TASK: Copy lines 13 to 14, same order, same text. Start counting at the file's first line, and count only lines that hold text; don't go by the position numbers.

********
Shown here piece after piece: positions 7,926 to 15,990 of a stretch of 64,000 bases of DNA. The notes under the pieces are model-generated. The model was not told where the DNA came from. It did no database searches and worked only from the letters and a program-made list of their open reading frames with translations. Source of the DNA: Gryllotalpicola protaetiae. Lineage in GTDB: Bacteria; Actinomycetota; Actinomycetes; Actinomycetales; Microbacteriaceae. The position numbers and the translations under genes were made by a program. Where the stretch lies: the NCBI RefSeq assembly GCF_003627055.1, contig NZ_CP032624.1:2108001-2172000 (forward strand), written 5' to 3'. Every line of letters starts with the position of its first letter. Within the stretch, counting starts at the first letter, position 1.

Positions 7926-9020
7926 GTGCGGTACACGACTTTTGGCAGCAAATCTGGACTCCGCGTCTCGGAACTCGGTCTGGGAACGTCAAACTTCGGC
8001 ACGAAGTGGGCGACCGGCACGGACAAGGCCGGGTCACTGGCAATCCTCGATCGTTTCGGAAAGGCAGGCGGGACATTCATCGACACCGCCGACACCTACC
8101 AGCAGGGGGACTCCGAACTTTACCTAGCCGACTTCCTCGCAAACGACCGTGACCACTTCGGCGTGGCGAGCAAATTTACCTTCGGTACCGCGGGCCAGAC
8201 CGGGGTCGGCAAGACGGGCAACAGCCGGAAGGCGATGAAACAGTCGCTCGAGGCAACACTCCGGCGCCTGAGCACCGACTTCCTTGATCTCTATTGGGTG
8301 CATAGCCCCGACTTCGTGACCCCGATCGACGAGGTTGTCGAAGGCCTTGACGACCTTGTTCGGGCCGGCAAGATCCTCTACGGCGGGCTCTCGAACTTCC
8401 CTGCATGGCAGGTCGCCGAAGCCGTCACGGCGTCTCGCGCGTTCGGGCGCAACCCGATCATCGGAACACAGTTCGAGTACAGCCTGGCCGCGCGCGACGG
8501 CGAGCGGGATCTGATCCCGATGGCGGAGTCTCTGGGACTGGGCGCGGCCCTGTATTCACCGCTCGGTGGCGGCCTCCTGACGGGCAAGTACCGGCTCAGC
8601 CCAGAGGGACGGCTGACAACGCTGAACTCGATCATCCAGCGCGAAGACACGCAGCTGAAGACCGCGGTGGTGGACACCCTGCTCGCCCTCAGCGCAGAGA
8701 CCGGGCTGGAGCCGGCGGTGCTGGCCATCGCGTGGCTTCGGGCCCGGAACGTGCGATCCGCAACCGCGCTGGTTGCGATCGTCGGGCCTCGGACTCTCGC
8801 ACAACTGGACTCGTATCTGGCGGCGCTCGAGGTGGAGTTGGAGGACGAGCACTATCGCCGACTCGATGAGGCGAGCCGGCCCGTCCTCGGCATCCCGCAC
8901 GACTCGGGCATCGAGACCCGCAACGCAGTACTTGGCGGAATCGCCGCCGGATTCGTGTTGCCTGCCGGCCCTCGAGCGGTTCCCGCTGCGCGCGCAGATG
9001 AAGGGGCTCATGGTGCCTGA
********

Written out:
8901 GACTCGGGCATCGAGACCCGCAACGCAGTACTTGGCGGAATCGCCGCCGGATTCGTGTTGCCTGCCGGCCCTCGAGCGGTTCCCGCTGCGCGCGCAGATG
9001 AAGGGGCTCATGGTGCCTGA